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FREDERICK E SMITH
The Persuaders


click to enlarge

Pan, London, 1972
(price: 25p; 144 pages)


The blurb on the back:

Good-looking Brett Sinclair, aristocratic ex-playboy of a hundred jet-set resorts, and nuggety Danny Wilde, self-made millionaire from the Bronx, get together for a war on crime – and come out fighting…
Five Miles To Midnight: Smuggling an American gangster over the Italian border calls for a classical statue and a modern miss who combines exposure with composure…
Someone Like Me: Finding out if Brett has a double runs Danny into triple trouble…


opening lines:
The Rome suburb, full of large houses, wealth and respectability, lay quiet in the bright moonlight.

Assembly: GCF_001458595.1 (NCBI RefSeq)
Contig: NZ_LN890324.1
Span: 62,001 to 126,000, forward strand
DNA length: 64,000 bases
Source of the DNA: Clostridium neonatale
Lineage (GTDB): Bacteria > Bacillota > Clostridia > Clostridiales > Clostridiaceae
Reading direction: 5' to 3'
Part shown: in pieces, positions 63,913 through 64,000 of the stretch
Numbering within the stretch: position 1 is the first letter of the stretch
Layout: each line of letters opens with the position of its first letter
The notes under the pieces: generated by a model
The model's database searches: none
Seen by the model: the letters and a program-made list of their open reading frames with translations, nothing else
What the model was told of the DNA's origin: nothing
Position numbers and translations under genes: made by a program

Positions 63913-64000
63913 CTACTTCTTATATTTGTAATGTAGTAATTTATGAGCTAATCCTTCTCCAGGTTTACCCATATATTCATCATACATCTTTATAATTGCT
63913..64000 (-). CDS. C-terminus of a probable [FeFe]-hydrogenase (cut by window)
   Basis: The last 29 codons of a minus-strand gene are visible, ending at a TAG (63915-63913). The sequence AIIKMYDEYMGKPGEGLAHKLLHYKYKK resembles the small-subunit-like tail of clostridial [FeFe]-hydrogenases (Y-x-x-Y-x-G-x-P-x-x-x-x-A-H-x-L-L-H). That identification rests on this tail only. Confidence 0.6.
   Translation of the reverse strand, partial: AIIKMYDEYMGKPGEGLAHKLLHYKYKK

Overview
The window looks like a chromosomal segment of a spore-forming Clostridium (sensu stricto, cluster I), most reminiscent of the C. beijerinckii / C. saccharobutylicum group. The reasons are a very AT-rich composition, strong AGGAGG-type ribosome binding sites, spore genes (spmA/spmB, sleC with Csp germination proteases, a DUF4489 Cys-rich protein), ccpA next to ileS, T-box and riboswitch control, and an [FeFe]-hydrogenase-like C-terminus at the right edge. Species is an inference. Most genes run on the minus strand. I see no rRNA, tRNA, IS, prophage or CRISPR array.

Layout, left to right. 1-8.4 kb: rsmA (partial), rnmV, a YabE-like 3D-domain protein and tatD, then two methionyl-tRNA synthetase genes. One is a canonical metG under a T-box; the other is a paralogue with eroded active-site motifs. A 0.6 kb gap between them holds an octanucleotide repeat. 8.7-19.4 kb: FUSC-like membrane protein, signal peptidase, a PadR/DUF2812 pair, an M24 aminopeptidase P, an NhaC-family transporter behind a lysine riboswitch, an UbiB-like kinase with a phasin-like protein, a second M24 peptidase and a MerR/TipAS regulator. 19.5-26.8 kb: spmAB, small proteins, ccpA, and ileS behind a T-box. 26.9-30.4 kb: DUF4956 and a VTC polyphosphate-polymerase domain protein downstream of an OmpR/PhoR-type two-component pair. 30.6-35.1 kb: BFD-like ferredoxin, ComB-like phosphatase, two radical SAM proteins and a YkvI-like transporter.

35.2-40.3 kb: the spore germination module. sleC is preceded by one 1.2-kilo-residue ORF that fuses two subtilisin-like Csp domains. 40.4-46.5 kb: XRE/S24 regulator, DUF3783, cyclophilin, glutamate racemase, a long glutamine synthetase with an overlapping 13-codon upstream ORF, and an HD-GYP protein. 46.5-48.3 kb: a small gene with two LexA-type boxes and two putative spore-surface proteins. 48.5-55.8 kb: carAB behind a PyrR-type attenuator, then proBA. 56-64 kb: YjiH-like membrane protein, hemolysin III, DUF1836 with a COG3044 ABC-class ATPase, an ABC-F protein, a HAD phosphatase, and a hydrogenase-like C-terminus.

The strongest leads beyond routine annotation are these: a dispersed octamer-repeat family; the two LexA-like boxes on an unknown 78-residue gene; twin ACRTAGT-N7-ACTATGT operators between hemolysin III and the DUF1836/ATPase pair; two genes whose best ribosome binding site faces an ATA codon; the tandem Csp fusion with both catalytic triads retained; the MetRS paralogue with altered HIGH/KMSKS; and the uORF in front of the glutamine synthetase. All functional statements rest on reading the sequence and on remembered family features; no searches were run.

Is The Persuaders fondly remembered? I’m not sure. It was a British TV series but it was targeted so heavily at the American market that I think it fell between two stools, and lacked the inventiveness and free-flowing enthusiasm of shows like The Avengers and Department S. Anyway, what you had were two millionaire types – one Brit, one Yank – and they got into espionage-type scrapes, hunting down criminals in a variety of supposedly glamorous international settings. There was a certain amount of fun to be had in playing off Roger Moore’s silver-spoon-in-mouth playboy against the allegedly rugged self-made Tony Curtis, but not enough really.

And the novelizations, of which this is volume 2, are of interest only as objects, rather than as things you’d ever want to read.

the rough with the smooth
Mr Tony Curtis and Mr Roger Moore


ARTISTIC MERIT: 2/5
ENTERTAINMENT VALUE:
2/5
HIPNESS QUOTIENT:
3/5


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John Garforth
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